Monday, June 25, 2007

Hole-in-the-Ground

Hole in the Ground

Hole in the Ground panorama


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A few photos of "Hole-in-the-Ground" (yes, that's its real name). It's a maar -- a relic of a volcanic explosion -- out in Eastern Oregon, about an hour southeast of Bend off Highway 31.

Not a lot to say about this place really. The name describes it pretty well. It's a very large, and very beige, hole in the ground. It looks a bit like a meteor crater, but it isn't. Which is kind of a shame if you ask me. It's pretty damn big, no matter what created it.

Hole in the Ground

The USGS quotes a couple of sources about the place:


From: Wood and Kienle, 1990, Volcanoes of North America: United States and Canada: Cambridge University Press, 354p., Contribution by Lawrence A. Chitwood

Hole-in-the-Ground is a nearly circular maar with a floor 150 meters below and a rim 35 to 65 meters above original ground level. Its diameter from rim to rim is 1,600 meters. The volume of the crater below the original surface is only 60 percent of the volume of ejecta. Only 10 percent of the ejecta is juvenile basaltic material. Most of the ejected material is fine grained, but some of the blocks of older rocks reached dimensions of 8 meters. The largest blocks were hurled distances of up to 3.7 kilometers from the center of the crater. Accretionary lapilli, impact sags, and vesiculated tuffs are well developed.


From: Heiken, et.al., 1981, A Field Trip to the Maar Volcanoes of the Fort Rock-Christmas Valley Basin, Oregon:
IN: Johnson and Donnelly-Nolan, (eds.), 1981, Guides to Some Volcanic Terranes in Washington, Idaho, Oregon, and Northern California: USGS Circular 838.


According to Lorenz (1971):
Hole-in-the-Ground is a volcanic explosion crater or maar located in Central Oregon on the edge of Fort Rock basin. At the time the crater was formed between 13,500 and 18,000 years ago a lake occupied most of the basin and the site of the eruption was close to the water level near the shore. The create is now 112 to 156 meters below the original ground level and is surrounded by a rim that rises another 35 to 65 meters higher. ...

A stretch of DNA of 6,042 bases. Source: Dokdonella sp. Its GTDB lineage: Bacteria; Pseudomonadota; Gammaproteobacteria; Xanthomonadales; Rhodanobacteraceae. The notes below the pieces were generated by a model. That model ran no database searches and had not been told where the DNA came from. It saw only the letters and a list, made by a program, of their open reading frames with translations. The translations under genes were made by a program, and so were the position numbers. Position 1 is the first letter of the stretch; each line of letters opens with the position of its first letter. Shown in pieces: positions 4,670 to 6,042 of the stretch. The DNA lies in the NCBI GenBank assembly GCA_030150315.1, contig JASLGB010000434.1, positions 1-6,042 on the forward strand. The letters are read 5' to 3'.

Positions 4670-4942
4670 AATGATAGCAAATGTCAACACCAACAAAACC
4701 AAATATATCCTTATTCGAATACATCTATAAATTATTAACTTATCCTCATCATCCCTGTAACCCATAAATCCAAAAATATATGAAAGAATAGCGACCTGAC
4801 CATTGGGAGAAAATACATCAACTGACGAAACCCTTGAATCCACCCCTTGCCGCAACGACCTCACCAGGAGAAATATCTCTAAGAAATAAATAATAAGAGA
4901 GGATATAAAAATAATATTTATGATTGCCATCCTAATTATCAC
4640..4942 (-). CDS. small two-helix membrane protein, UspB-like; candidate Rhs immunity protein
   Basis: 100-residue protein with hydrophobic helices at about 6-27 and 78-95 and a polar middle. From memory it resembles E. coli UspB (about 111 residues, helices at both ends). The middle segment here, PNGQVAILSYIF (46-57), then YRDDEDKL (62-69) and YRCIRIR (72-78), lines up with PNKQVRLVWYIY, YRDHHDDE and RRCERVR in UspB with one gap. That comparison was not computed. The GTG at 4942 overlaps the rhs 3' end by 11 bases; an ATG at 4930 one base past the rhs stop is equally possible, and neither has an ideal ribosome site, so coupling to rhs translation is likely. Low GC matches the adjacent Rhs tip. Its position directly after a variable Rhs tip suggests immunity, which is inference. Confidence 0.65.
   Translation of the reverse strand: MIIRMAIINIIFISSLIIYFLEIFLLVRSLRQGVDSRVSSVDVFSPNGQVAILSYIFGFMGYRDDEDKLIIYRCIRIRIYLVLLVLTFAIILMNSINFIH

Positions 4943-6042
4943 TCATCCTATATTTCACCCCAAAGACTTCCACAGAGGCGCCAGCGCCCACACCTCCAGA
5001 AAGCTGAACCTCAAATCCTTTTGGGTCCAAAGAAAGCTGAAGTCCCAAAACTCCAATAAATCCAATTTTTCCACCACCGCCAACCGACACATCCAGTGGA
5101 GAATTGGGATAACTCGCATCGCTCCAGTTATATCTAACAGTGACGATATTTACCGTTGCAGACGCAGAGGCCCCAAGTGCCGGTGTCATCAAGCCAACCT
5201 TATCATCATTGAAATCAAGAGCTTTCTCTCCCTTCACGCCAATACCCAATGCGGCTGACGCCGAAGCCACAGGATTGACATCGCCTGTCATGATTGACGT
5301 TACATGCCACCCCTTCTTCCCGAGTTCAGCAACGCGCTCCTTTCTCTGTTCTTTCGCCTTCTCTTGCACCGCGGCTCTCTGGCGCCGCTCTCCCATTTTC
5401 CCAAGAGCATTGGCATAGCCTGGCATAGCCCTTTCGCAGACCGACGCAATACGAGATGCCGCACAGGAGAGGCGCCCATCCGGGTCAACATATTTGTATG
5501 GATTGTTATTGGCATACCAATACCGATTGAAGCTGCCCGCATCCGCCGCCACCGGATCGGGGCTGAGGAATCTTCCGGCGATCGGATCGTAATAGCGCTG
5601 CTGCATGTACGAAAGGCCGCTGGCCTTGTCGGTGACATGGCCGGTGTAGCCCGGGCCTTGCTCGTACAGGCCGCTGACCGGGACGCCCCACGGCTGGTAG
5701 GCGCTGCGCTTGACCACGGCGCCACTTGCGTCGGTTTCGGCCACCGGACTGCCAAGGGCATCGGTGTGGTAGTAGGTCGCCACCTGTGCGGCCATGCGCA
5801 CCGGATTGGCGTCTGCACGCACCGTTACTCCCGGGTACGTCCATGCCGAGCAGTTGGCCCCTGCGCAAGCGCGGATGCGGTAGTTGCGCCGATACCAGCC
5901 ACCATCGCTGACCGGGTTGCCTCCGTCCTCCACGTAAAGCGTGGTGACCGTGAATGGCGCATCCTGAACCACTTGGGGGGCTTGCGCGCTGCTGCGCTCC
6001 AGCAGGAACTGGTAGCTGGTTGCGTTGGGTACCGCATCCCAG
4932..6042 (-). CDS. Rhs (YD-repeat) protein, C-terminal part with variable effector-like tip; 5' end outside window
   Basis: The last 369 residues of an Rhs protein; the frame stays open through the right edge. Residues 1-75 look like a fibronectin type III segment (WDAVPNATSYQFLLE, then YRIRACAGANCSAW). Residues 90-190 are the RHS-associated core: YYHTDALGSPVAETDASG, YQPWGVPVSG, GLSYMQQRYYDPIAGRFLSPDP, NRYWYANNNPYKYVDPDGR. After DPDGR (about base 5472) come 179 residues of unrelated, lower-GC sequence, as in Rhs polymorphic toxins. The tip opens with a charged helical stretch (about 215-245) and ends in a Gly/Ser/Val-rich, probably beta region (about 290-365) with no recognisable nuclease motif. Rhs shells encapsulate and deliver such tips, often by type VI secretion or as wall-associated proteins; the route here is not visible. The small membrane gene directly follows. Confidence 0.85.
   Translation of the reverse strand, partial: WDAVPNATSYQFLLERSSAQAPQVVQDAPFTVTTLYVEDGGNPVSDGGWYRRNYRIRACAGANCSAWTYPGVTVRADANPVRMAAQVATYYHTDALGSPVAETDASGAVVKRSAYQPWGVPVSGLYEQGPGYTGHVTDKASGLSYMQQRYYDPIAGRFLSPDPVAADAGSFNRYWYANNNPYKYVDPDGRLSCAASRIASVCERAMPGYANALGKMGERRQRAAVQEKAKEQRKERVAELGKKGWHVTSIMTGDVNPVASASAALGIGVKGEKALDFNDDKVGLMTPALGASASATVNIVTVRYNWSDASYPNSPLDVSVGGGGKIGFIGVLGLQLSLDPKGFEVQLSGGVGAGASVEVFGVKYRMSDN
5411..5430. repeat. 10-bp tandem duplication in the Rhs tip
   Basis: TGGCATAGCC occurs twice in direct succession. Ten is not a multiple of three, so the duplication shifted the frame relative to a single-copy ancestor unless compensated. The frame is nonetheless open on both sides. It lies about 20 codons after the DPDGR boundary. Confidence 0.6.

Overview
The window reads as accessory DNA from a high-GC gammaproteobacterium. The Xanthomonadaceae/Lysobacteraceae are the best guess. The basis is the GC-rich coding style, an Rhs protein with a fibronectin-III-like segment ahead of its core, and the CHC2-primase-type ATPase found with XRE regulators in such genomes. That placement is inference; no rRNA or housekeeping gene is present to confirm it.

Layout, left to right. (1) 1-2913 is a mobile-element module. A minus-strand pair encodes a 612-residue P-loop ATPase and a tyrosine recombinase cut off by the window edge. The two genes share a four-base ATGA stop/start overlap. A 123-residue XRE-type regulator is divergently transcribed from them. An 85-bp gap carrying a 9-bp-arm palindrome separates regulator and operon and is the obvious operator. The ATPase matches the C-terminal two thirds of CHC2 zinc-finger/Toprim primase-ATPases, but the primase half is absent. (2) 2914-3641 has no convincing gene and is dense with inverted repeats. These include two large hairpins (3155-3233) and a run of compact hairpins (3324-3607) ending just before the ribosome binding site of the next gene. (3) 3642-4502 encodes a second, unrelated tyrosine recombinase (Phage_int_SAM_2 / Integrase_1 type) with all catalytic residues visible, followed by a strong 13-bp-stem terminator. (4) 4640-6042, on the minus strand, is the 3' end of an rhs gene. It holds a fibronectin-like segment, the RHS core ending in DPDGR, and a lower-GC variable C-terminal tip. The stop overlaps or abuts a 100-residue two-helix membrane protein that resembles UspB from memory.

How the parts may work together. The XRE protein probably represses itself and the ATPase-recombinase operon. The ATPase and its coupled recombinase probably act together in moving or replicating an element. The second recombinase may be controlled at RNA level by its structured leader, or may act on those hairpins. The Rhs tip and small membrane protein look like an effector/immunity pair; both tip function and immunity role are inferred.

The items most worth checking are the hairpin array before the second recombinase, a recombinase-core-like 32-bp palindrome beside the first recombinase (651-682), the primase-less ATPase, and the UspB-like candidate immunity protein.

The crater was formed in a few days or weeks by a series of explosions that were triggered when basaltic magma rose along a north-west-trending fissure and came into contact with abudnant ground water at a depth of 300 to 500 meters below the surface. After the initial explosion, repeated slumping and subsidence along a ring-fault let to intermittent closures of the vent, changes in the supply of ground water, and repeated accumulations of pressure in the pipe.

Hole in the Ground

The Forest Service also describes the place, with nearly (but not entirely) identical words:


Hole-in-the-Ground is a volcanic explosion crater or maar located on the west edge of the Fort Rock basin. The floor of the crater is at an elevation of 4340 feet and the surrounding area has an elevation of about 4650 feet. The crater is approximately 1370 m (4500 ft) east-west by 1675 m (5500 ft) north-south. The crater was probably formed in a few days or weeks by a series of explosions due to rising basaltic magma coming into contact with abundant ground water at depth. The magma may have been rising along the fault that is exposed in the crater walls. After the initial explosion, repeated slumping and subsidence along a ring fault led to intermittent closures of the vent, changes is the supply of ground water, and repeated pressure buildup. The layering visible in the rim records the pulsing of the eruption.

Hole in the Ground

The surrounding area is full of volcanic oddities. Nearby there's another maar called "Big Hole", and a bit to the east you'll find "Crack in the Ground" and "Fort Rock" (more about the latter in a future post). Further north you'll find Newberry Caldera, the Lava River Cave, and much more. If you're spending a day or two, doing a volcano-themed tour or something, you might as well stop by and check this one off the list. The WP article linked to above has an aerial photo, and the USFS page links to a couple more. It does look a lot more interesting from the air, but since neither I nor my car can fly, that information isn't terribly useful. Waymarking also offers a few photos of the place.

The gravel side road off Highway 31 is pretty washboardy in parts, so if you're afraid to, uh, "mar" your vehicle or your busy travel schedule, you could also skip this one and you'd be fine, probably. There's a trail down into the hole, but I figured I'd seen enough and headed off to Bend after this to find a hotel and a bite to eat (more about which here).

If you search for info on the place, like I'm doing, you'll actually encounter quite a few academic papers mentioning it. Apparently it's a well-studied example of a maar, probably due to its relatively convenient location. Here's an interesting recent paper mentioning it: UNDERSTANDING MARS AT THE MICROSCALE BY IMAGING TERRESTRIAL ANALOGS: THE HANDLENS ATLAS. The researchers visited a few volcanic sites in Eastern Oregon and took microscopic photos, attempting to better understand what the microscopic imagers on the Mars rovers are observing. Kewl. This was mentioned on a recent episode of Oregon Field Guide, but I always prefer the original source materials when they're available.

Oh, and for your further entertainment here's a rather odd page arguing Hole-in-the-Ground is somehow electrical in origin, just like the Grand Canyon. Oh, and the events of ancient mythology. And gravitational lensing. And sand dunes on Mars. And the Big Bang. WTF!? Who knew? Color me skeptical, as you always can, but the whole site really sets off my crank alarm bells.

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